Illustration by Adelaide Tyrol
The honey bee is an introduced species in North America. It’s only been here about 400 years, brought by English colonists who found none after stumbling ashore and then promptly put in an order with their backers back home.
The honey bee, more properly known as the European honey bee, took to its new home, spreading across the continent faster than its keepers. Thomas Jefferson, an astute observer of nature if there ever was one, wrote that Native Americans called them “the white man's fly.”
Bee colonies thrived in hollow trees as well as in hollow logs called “bee gums” (later bee hives) kept by beekeepers. Thrived, that is, until recently, when wild honeybee populations crashed. Of several contributing factors, the main one is undoubtedly Varroa destructor, a bloodsucking mite native to Asia. Like a tiny eight-legged vampire, the pencil point-sized red mite latches onto a bee and sucks its hemolymph (the bee version of blood) while spreading debilitating viruses. The mite’s introduction in the mid-1990s caused a crisis in American beekeeping and swept wild colonies from the woods.
By the time the new century ticked over, conventional wisdom among beekeepers had it that wild colonies were history, and that the beloved insect that helped satisfy our sweet tooth and pollinate our crops could only survive in our care and with the help of our chemical miticides.
It is true that the population of wild honey bee colonies did take a nosedive and mites have contributed significantly to that decline. But these days the wild honey bee is thriving, at least in some areas, and scientists are hoping that these colonies have a lot to teach us about how we can breed mite resistant bees and better work with the bees we have now.
Cornell University biology professor Thomas Seeley is one of the nation’s pre-eminent honey bee researchers and the author of the new book Following the Wild Bees: The Craft and Science of Bee Hunting. He’s studied wild bees for decades. He finds it great fun to “line” bees, which involves trapping a honey bee nuzzling a flower in a box, feeding it sugar syrup, taking a compass bearing on its beeline, and following it to its hollow--tree home.
In the late 1970s Seeley studied and sampled the wild honey bee colonies in Cornell’s 4,075-acre Arnot Teaching and Research Forest south of New York’s Finger Lakes. Fast forward a couple of decades and Seeley found himself questioning the idea that wild bees were history. Back to the Arnot Forest he went.
“I went back to the forest in 2002 and found the same density of wild colonies I did in 1978,” Seeley said. “That was a surprise.” Especially when he determined that these wild colonies are infested with varroa mites, but that the mite populations do not reach lethal levels.
And the Arnot Forest isn’t the only place he has found wild honey bee colonies. “Wherever I go bee hunting I find wild colonies. It’s not hard. I’ve done it in Maine. I’ve done it in Connecticut. I’ve done it in Massachusetts,” Seeley said.
Seeley’s researches turned up a lot of interesting things.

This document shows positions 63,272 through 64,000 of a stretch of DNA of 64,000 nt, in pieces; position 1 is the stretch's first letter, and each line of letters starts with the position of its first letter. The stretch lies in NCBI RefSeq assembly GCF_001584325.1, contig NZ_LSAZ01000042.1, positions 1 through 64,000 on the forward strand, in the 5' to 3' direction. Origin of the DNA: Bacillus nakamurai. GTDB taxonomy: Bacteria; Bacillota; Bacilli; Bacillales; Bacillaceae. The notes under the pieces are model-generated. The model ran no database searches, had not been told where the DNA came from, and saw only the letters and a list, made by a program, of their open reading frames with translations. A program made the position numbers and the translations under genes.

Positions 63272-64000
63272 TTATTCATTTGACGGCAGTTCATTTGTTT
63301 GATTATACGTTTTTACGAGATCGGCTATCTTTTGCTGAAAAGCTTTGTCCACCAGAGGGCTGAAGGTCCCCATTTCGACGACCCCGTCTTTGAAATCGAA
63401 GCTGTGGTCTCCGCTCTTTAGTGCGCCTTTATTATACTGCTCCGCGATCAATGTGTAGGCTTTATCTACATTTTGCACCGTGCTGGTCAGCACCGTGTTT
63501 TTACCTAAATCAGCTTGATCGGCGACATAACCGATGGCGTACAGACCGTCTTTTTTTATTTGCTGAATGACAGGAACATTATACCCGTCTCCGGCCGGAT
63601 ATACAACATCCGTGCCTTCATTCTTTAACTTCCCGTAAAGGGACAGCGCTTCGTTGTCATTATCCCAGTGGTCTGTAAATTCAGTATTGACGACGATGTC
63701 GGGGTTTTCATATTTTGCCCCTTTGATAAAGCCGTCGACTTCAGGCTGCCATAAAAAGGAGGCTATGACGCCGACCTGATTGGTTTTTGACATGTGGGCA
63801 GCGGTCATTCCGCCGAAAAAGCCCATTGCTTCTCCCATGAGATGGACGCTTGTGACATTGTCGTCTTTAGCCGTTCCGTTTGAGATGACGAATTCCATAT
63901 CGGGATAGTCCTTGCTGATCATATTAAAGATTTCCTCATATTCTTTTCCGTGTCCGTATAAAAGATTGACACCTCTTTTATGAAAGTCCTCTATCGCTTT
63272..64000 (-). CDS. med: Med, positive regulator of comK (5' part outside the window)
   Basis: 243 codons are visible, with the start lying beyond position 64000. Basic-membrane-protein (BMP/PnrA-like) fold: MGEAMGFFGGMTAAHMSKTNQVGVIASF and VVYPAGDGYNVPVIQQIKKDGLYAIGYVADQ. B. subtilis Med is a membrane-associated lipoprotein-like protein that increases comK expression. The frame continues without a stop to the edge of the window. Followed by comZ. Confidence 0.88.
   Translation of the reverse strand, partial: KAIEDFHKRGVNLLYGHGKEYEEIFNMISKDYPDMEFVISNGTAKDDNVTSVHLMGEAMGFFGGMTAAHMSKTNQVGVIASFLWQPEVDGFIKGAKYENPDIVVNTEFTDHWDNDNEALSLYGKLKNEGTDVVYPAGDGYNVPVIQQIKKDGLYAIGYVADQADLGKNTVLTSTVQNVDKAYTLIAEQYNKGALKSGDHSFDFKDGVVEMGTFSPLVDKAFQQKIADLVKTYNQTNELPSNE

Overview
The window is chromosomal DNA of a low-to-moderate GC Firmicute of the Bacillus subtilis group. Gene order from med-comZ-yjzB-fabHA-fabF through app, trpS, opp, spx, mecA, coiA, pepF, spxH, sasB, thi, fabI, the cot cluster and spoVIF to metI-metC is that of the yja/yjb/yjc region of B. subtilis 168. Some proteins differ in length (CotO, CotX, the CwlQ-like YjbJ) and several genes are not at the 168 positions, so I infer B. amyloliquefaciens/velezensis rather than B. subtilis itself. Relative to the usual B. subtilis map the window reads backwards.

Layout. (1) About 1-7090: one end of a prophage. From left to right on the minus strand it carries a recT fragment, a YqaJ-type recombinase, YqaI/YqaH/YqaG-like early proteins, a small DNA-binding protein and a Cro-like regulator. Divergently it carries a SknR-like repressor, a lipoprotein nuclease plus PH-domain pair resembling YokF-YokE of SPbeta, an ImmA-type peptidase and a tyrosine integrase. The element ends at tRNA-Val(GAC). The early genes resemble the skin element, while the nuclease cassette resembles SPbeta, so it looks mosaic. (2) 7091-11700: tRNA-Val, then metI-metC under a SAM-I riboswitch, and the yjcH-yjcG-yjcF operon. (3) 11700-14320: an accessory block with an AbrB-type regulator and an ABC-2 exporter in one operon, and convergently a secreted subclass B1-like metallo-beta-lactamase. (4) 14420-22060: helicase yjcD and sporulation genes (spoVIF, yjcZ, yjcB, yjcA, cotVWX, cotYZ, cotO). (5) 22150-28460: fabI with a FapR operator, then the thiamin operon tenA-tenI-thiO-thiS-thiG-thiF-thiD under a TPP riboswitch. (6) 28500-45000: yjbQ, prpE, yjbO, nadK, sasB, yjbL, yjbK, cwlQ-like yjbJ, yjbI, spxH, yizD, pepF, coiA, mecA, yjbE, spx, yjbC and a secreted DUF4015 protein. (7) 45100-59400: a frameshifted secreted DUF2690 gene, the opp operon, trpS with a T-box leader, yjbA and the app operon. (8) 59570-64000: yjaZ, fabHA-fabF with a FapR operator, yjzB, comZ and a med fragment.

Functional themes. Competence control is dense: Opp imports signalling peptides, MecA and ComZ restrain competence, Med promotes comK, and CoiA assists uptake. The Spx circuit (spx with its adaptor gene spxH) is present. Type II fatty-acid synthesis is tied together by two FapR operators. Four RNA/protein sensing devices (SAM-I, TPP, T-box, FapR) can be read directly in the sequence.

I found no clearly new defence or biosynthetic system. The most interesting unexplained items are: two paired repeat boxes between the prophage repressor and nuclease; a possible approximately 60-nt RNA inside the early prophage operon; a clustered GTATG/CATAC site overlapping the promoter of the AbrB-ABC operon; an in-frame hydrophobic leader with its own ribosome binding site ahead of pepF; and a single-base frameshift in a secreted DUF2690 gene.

DNA sequencing on Seeley’s Arnot honeybees from 1977 and some from 2010 showed that they had gone through a “genetic bottleneck” — indicative of a population collapse — and emerged with their genome changed. “We found 634 sites across the genome that had been changed very strongly through natural selection. Genetic drift couldn’t account for the high level of change at these sites,” said Seeley. Testing also showed significant differences between the wild Arnot Forest honey bees he sampled in 2010 and managed bees kept in apiaries several miles away.
The question, of course, is whether the bees’ altered genome is helping them deal with varroa mites. Seeley thinks it’s probably a combination of genetic resistance and how the bees live. The wild honey bees live in smaller colonies — up to 20,000 bees versus up to 50,000 in managed hives. Their nests are fairly far apart, about a half mile on average. And they swarm frequently.
Seeley’s research also suggests that the primary bee-killing virus carried by mites — deformed wing virus — is not virulent in wild bees, while it spreads rapidly in hives managed by humans. That might be a result of differences in colony density: a half a mile or more apart versus crowded in a beeyard.
Seeley and his colleagues are now trying to unpack the genetic and environmental reasons for the wild colonies’ resistance to mites and whether some of those traits can be transferred to our managed colonies. Do the workers have a shorter development cycle that interferes with the mite’s reproduction? Are they better at “grooming” mites off their bodies? Are they more assiduous about cleaning their six-sided brood cells of mites? Those are only a few of the questions. Answers still to come.
But Seeley said wild bees already offer guidance for hobbyist beekeepers: keep smaller colonies in smaller hives. Don’t locate hives close together. And don’t try to prevent swarming. “Let them live as they do in the woods,” he said. “You will have a smaller honey crop, but the colonies will have an 80 percent survival rate without mite treatments.”
Of course that isn’t going to work for migratory beekeepers who truck hundreds of colonies back and forth across the continent on pallets stacked on flatbeds. They’re going to have to wait for a silver bullet.
“Things are promising for the wild colonies, but unless we adjust our beekeeping practices I fear we’re going to be stuck on a treadmill of chemical treatments for managed colonies,” Seeley said.
Joe Rankin is a beekeeper who also writes on forestry and nature.